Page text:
Charitable organisations do not have to pay certain duties and taxes. However, recent amendments to some legislation have changed the definition and scope of what makes an organisation a charity. You can find more information on these changes in the Revenue (Charitable Organisations) Legislation Amendment Act 2015 and below.
What is a charity?
Under ACT tax laws, an organisation is a charity – and therefore eligible for tax exemptions – if its purpose is religious, educational, benevolent or charitable. According to the new legislative amendments, however, charities for ACT tax purposes now also exclude chambers of commerce, commercial and industry peak bodies, professional organisations and organisations that engage in political lobbying. These organisations must pay tax to the ACT Government whether or not they are considered charities by the Commonwealth or another State or Territory.
If an organisation is run for the profit or benefit of its members, the ACT does not consider it a charitable organisation for tax purposes. The ACT also doesn’t consider ‘excluded organisations’ (see below) as charities unless the Commissioner for ACT Revenue has granted a beneficial organisation determination (BOD) and that BOD is in force.
For more information, see the Charitable Organisations circular GEN010.
The law defines the following as ‘excluded organisations’, which are not eligible for charitable tax exemptions:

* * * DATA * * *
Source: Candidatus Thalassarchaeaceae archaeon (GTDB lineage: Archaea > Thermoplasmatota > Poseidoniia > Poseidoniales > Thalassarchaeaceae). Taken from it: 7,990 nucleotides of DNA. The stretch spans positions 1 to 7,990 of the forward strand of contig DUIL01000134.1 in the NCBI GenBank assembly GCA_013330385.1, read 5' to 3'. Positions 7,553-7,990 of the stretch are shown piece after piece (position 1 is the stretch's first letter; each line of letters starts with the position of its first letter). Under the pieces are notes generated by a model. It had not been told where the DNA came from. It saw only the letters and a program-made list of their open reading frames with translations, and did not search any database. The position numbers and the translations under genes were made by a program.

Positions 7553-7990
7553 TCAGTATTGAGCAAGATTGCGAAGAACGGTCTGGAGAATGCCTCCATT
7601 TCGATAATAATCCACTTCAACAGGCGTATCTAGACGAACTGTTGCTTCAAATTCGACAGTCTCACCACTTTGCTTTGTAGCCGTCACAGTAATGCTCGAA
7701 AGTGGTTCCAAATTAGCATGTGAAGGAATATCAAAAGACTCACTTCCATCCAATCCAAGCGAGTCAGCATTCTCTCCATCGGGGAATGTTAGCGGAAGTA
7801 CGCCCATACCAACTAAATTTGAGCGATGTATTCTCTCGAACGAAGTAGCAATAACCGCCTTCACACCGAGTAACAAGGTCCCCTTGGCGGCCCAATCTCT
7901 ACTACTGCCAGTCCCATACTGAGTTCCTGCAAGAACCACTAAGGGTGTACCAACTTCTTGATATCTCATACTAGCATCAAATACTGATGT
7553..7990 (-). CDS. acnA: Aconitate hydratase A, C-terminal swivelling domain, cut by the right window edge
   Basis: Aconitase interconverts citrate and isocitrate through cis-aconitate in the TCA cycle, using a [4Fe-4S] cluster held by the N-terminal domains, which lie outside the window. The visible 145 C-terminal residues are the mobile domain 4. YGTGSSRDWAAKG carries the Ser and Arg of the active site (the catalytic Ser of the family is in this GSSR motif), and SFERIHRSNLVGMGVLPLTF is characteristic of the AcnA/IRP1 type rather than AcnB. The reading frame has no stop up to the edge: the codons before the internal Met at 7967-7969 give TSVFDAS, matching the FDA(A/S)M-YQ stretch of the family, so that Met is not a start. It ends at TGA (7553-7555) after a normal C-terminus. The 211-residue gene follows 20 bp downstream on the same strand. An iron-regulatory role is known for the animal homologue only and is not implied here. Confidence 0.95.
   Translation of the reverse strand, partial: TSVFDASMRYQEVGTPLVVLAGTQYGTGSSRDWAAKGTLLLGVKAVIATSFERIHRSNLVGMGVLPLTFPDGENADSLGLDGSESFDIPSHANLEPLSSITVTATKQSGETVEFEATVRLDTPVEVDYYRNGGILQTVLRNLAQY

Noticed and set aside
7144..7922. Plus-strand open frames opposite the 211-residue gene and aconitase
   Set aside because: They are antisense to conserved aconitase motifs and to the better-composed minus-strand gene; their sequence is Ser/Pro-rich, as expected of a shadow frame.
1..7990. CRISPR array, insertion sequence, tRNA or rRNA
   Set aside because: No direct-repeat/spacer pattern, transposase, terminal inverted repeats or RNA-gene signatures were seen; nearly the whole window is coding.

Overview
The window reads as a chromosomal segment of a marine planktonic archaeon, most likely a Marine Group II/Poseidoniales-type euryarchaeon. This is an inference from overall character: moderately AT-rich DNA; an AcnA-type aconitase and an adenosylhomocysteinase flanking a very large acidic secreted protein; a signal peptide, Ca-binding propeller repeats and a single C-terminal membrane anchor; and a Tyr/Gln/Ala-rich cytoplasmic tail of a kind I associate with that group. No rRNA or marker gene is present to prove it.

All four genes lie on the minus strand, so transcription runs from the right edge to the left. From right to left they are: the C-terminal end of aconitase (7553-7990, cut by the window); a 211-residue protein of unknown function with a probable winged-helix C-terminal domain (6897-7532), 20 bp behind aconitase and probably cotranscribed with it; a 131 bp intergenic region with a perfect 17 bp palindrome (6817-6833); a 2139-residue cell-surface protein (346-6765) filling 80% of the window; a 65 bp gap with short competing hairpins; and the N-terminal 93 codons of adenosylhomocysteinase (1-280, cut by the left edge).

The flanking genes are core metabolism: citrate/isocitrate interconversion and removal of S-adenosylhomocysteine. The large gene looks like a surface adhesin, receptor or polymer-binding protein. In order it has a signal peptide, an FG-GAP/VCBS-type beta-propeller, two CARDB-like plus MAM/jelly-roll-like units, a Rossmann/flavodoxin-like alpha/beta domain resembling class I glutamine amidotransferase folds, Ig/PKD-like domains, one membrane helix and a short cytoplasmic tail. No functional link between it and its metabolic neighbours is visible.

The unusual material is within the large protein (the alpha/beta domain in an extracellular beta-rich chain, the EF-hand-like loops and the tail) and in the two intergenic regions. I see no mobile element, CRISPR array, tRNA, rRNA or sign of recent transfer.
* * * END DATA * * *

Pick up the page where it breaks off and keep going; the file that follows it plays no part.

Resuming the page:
- political parties
- industrial organisations (trade unions)
- professional organisations
- organisations that promote trade, industry or commerce.
For more information on excluded organisations, see the Charitable Organisations circular GEN010.
Charitable status for excluded organisations
To safeguard against the risk of these legislative amendments inadvertently excluding more traditional charities, the Commissioner for ACT Revenue can make a BOD to regrant tax-exempt status to some organisations.
Only professional organisations or organisations that promote trade, industry or commerce can apply for a BOD. Political parties and industrial organisations are ineligible.
Organisations that apply must satisfy the commissioner that their primary purpose is charitable and that the items that exclude them are not significant to their overall purpose. The purpose of the organisation also must benefit the general community – not just a smaller class of people. Once the commissioner is happy that an organisation meets these criteria, then he or she can make a BOD.
Organisations have the right to seek a BOD, to lodge an objection, and to have the ACT Civil and Administrative Tribunal (ACAT) and other courts review an objection decision; however, there are restrictions.
For organisations for which the commissioner has made a BOD, the usual reassessment process applies. That is, they’ll be tax-exempt in future and may be eligible for refunds for any previous taxes paid.
For excluded organisations, a transitional provision prevents the commissioner from reassessing their charitable status. This limitation applies regardless of whether the organisation made a submission to the commissioner or the ACAT (including an objection or appeal) concerning their status. It’s restricted to situations in which the purpose of the reassessment is to put into effect the decision that a now-excluded organisation was or is a charitable organisation (and its tax liability was therefore nil or negligible).
If you require more information about obtaining a BOD, please contact us.